Fred VanVleet probably should not be an All-Star. This is in no way, shape, or form a piece of commentary on what he has done as a basketball player this season — in terms of numbers and impact on a good team, VanVleet is absolutely worthy of this distinction — but more a general remark on how rare it is for a guy to follow VanVleet’s path en route to becoming one of the best basketball players in the world.
Aesop wrote fables that have not been told as many times as VanVleet’s story to get to this point. A solid high school recruit who didn’t get high major offers and went to Wichita State. A productive college player who won a lot and didn’t get selected in the NBA Draft. A G League success story who slowly but surely worked his way into Toronto’s rotation. A crucial piece of a team that won an NBA championship who is now on path to become one of the greatest players in franchise history. The word “storybook” is used to describe this sort of thing because real life is normally too cruel for something like this to happen.
VanVleet’s guiding principle throughout his NBA tenure has been “bet on yourself.” After going undrafted in 2016, VanVleet sent a tweet with those three words, and so far, the bet has paid off in a big way.
Bet on yourself
— Fred VanVleet (@FredVanVleet) June 24, 2016
This year, VanVleet achieved a new milestone by becoming an All-Star for the first time in his career. Beyond the journey, it’s rather incredible that VanVleet has become the leader of this Toronto team. VanVleet is a short, stocky guard on a Raptors team that has gone all-in on having 6’5-6’9 guys with gigantic wingspans who switch like crazy and make life hell for opponents, and is the only dude on the roster who is headed to Cleveland for Sunday’s game. (It is worth mentioning that Pascal Siakam is very much worthy of All-Star consideration, too, he just would need to get there as an injury replacement.)
VanVleet, however, has made so many bets on himself that Toronto eventually realized it’s smart to bet on him. Losing Kyle Lowry, both on and off the court, could have been a gigantic step back for the franchise. A calming presence on the floor and a leader in the locker room, Lowry is the kind of player who will get a statue outside of Scotiabank Arena some day, and unlike many other soon-to-be 36-year-old point guards, he’s still the kind of guy who can be a crucial piece on a championship contender, as we’ve seen during his stint with the Eastern Conference-leading Miami Heat.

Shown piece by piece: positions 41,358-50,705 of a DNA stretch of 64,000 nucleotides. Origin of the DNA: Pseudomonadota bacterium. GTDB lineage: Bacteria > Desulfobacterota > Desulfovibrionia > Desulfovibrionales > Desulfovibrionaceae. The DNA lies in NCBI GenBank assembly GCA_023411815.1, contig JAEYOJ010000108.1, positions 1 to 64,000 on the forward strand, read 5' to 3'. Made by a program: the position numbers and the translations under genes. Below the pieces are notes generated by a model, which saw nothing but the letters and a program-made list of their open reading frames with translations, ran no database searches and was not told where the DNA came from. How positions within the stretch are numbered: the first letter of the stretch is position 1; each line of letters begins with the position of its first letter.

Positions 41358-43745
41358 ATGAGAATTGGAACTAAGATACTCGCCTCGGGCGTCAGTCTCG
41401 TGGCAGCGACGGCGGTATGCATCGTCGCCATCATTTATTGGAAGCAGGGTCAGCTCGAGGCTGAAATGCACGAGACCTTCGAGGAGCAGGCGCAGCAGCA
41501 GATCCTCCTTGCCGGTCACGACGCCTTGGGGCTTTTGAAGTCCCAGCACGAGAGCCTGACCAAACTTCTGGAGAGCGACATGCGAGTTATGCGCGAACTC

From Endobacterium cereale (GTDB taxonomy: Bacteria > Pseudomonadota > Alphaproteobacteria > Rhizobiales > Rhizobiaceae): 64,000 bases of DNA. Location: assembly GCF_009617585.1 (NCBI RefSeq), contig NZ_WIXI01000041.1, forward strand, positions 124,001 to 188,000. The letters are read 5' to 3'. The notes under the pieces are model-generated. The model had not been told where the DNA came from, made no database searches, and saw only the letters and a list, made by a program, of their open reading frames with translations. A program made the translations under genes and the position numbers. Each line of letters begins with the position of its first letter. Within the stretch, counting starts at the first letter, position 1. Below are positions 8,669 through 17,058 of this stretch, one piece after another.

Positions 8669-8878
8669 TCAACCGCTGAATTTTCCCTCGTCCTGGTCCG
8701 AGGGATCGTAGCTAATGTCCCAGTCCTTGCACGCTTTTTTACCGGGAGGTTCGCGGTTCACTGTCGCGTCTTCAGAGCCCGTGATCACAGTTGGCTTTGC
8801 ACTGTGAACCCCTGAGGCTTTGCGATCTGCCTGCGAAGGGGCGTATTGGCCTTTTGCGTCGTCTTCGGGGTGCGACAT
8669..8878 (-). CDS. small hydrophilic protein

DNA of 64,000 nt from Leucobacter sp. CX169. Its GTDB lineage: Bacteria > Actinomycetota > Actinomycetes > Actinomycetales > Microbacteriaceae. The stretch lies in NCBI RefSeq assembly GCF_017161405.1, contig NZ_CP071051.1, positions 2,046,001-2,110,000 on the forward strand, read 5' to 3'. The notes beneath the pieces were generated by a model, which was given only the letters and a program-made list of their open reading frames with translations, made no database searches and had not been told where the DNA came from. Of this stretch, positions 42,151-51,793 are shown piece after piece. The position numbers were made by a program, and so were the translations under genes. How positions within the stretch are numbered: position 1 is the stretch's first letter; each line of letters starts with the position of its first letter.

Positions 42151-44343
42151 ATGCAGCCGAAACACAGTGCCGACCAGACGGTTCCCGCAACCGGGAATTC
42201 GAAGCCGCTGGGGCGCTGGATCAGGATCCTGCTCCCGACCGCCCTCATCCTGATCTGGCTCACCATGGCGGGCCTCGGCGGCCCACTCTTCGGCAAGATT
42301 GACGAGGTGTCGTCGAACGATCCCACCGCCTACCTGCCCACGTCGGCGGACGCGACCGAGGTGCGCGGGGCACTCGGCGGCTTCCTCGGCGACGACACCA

Toronto’s bet was that VanVleet would be able to handle taking the reins from Lowry, and that has paid off in a big, big way. The team, as of this writing, is 31-25, which is seventh in the brutally difficult East and an impressive bounce-back after last year’s 27-45 campaign. His 21.6 points, seven assists, and 4.6 rebounds per game are all career-best marks, while Cleaning the Glass’ on-off stats show that Toronto is just way better when he plays.
He’s shooting (17.3 field goal attempts and 10 three-point field goal attempts per game) and playing (38.4 minutes per game) more than ever. That MPG number is particularly impressive, as it’s the most minutes a night that any player in the NBA this year, and he’s eight minutes away from logging the most minutes he’s ever played in a season in his career. That incredible shooting volume has come as he’s posting the best effective field goal percentage mark of his career at 53.5 percent, and no one on the team save for lightly-used rookie two-way wing Justin Champagnie has done better. On defense, he hounds guys at the point of attack in a way and uses his basketball IQ and quick hands to disrupt opposing offensive action on the perimeter. Listed at 6’1 and 197 pounds — the same listed weight as Andrew Wiggins, who is decidedly not 6’1 — VanVleet is not a guy who will ever get bullied easily by bigger players, something that makes it easy to keep him on the floor despite often being the shortest guy out there.
All of this is to say that the Raptors would not be nearly as good if VanVleet did not consistently get better and better, embracing whatever role the team would ask him to fill and then doing it so well that they just had to give him a bigger one. This year, they’ve asked him to step into the role of being a star. Even if he wasn’t spending the All-Star break in Cleveland, that bet has paid off.